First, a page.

Responding to criticisms about the latest delay, Wright said any decision one way or the other could have a major impact on the UK economy. "It is possible that the government may decide that an outright ban is the appropriate course of action," he said. "All I can say is that we are not yet in a place to make a decision about that."
Nevertheless, any future regime is likely to force network operators to use more than one vendor in different parts of the network after a committee of MPs last week said that "diversification" would improve resilience.
"It will take time to have diversification, but we should seek to do so in the long term," said Wright today. "Part of the reason you want a larger number of suppliers is not simply because it is commercially and economically beneficial but because there is a security benefit too and not overdependence on one supplier."
Despite the lack of certainty, Huawei welcomed today's statement from the Department of Culture, Media and Sport, the government agency responsible for the telecom supply chain review, and said it would provide the "confidence" for it to continue working with operators on 5G deployment.
"The findings are an important step forward for 5G and full fiber broadband networks in the UK and we welcome the government's commitment to 'a diverse telecom supply chain' and 'new legislation to enforce stronger security requirements in the telecom sector,'" it said in an emailed statement.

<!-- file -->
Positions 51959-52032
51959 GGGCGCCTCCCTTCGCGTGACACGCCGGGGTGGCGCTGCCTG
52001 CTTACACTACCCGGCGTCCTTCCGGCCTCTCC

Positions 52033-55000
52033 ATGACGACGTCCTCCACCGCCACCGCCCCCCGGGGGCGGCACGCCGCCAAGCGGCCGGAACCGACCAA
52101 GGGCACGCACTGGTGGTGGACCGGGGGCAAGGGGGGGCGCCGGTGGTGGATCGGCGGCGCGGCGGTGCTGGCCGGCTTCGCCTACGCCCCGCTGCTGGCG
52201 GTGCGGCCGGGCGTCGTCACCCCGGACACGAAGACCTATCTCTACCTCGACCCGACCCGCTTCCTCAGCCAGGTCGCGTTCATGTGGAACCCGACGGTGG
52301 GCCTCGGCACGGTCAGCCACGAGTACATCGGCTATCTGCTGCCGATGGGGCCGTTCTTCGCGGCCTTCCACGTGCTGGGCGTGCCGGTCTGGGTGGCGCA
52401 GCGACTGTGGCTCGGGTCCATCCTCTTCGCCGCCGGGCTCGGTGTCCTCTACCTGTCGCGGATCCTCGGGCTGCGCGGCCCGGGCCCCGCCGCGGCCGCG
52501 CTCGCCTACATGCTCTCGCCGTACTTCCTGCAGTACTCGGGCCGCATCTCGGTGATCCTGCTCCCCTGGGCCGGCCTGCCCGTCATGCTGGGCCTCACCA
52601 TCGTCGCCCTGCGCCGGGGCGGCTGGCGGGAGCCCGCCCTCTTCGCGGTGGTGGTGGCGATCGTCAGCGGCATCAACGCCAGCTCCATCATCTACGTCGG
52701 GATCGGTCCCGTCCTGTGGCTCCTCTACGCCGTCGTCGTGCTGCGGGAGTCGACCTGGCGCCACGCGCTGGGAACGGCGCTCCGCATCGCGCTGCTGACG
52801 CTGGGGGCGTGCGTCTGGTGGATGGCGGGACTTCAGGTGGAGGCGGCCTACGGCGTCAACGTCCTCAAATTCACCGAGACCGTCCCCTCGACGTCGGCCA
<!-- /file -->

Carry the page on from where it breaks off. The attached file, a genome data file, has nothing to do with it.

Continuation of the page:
Huawei says the evidence shows that a ban would cost the UK economy around £7 billion ($8.7 billion) and result in more expensive 5G networks, with knock-on costs for consumers. "On Friday, parliament's Intelligence and Security Committee said limiting the market to just two telecom suppliers would reduce competition, resulting in less resilience and lower security standards," it said. "They also confirmed that Huawei's inclusion in British networks would not affect the channels used for intelligence sharing."
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— Iain Morris, International Editor, Light Reading